Car model names are a thorny issue. There have been plenty of instances of bizarre or inappropriate name selection by Japanese carmakers – not just them, but they have a particularly poor track record in this particular field. (I am preparing a post on this; there is a lot to say.) Toyota (as well as Honda) have been less likely to come up with silly car names than, say, Nissan or Mitsubishi. But that doesn’t mean Toyota never put a foot wrong, especially as far as JDM models were concerned.
For after all, the Japanese are famous for misusing English words – or rather, to use them as a form of decoration, voiding the words’ meaning and mangling grammar in the process. To a certain extent, car model names could be interpreted that way – just something that is supposed to look good when written in chromed cursive and slapped on a bootlid. However, “Decoration English” (which also exists in French and Spanish versions, by the way) is never meant to be spoken, whereas car models and trim level are.
I’m sure we can all give Toyota a pass as to the use of the term “Cresta.” When this clone of the Mark II / Chaser / Cressida arrived on the scene in mid-way through 1980, Toyota were the fourth carmaker to use the name (after Hillman, Bentley and Vauxhall), so they were on well-trodden ground there.
But turning to the other cheek, we find ourselves confronted by two badges and a host of questions. Well, I’ll narrow it down to two: Super though it may be, what, pray tell, is a “Lucent”? How and/or what does said Lucent “Exceed” exactly?
The “Super Lucent” component of our feature car’s comically long name is Crestaspeak for “top-of-the-line.” Just because the Cresta was but a Mark II in a business suit did not mean Toyota scrimped on trim levels. We’re talking about the height of the Bubble Economy epoch on the JDM, the last years of the Showa era – the X80 platform appeared in august 1988. In those days, any JDM nameplate worth its soy sauce had at least a dozen trim variants to go with a half-dozen 4- and 6-cyl. powertrain options. Both are too numerous and confusing to enumerate here, but the lower-end cars even kept the live axle, so the X80 certainly provided a lot to choose from.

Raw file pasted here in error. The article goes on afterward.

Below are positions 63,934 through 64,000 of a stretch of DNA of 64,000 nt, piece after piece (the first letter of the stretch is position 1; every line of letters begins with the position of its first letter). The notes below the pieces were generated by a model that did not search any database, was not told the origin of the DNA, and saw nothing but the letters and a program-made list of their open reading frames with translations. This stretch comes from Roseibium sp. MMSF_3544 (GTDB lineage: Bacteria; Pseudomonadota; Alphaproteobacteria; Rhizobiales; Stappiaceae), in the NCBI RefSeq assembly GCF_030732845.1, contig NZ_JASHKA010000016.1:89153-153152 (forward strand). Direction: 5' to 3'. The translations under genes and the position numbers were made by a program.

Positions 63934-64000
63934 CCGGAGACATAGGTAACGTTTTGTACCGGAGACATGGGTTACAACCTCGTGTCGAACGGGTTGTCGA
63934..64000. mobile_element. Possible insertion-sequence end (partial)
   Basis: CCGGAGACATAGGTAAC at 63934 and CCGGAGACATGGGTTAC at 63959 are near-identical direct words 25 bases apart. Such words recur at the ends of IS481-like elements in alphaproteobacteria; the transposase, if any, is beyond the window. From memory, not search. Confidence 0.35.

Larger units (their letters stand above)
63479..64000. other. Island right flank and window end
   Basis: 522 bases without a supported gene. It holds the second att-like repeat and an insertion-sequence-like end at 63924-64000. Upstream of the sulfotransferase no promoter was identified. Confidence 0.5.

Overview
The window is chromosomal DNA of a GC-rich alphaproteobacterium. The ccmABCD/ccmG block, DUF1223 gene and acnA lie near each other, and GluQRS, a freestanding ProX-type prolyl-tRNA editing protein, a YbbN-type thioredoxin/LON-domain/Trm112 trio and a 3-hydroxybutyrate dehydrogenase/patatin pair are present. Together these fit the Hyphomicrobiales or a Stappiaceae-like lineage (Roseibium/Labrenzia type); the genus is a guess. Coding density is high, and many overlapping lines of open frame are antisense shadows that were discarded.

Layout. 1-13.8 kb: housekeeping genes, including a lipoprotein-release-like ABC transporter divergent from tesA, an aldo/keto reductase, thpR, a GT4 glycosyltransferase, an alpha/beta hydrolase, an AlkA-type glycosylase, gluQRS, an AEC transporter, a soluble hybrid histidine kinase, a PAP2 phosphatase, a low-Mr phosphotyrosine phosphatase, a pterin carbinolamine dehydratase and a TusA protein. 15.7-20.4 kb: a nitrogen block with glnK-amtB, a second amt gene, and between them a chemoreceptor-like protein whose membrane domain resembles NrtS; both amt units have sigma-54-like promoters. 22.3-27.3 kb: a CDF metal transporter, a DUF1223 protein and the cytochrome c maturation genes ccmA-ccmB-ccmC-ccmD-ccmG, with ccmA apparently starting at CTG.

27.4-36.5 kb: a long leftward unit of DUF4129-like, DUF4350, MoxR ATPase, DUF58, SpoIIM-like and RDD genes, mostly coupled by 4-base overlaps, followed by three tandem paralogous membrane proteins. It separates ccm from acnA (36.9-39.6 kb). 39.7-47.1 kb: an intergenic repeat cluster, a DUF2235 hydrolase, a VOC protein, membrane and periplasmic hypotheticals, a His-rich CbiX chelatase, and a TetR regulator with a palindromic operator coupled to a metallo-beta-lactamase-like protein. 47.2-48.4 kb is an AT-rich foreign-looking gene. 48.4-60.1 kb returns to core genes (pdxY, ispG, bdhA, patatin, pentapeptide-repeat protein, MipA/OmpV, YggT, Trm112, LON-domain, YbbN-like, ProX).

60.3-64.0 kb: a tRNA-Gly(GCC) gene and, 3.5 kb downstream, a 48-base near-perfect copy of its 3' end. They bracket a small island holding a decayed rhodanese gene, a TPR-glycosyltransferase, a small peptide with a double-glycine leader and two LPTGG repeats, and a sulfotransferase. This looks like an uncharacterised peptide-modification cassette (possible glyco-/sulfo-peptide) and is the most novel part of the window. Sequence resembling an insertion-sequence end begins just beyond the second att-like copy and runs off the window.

The JDM lapped it up. The X80, in its manifold Mark II, Chaser and Cresta variants, sold incredibly well. The Mark II Hardtop version is still a fairly regular sight on today’s roads – not many cars from that period can claim that. Chasers and Crestas, being more conservative-looking saloons, are now a bit less common.
Trim designations for the X80 Cresta originally ran the gamut from the lowly Standard, ordered by driving schools or private taxis, to the Super Lucent G. Our feature car blurs the lines a bit by wearing the GT Twin Turbo’s alloys. As time went on, Toyota kept adding special trim variants to the range. “Super Custom Extra” became a sub-Lucent level. And up above the top-dog Lucent G came the Lucent Exceed.
Trouble is, there were several Exceeds over time. Usually, the famous 1JZ 2.5 litre straight-6 was the engine of choice. However, our feature car has a distinctive chin spoiler that only came with the May 1991 2-litre Exceed, so that’s what I believe we have here, the 1G-FE (6-cyl. 24-valve EFI), providing only 135hp, as opposed to the 1JZ’s muscular 180hp.
But then the power was only part of the picture. The Super Lucent excels in cocooning its occupants in ample plushness and copious gadgetry. Doilies are extra, but you just wouldn’t have one of these without them.
Same thing for the rear passengers. Minus the gadgets, I suppose. Still, expectations were doubtless exceeded and legroom was pretty generous. I suppose that is one reason why they used this car (albeit the live axle version) as the base for the Crown Comfort taxi.
The X80 platform lasted until late 1992 in Japan as a civilian car, but the Mark II Standard saloon was kept on as a Toyota taxi until 1995 (when the Crown Comfort took over). Consequently, it had managed to outsell the previous two generations put together. The Cresta version alone, sold until 1992, managed over 350,000 units. But that was the effect of the Bubble Economy: everything was inflated and the crazy ride came to an abrupt halt, a burst of epic proportions.
The Cresta X90 and X100, which we will be visiting at some point in the near future (the photos have already been taken), were just as excellent as the X80, but sales were well below this generation. Nothing excelled like the excess of the Exceed.
CC Capsule: Toyota Cressida – 意表 Inside!, by Perry Shoar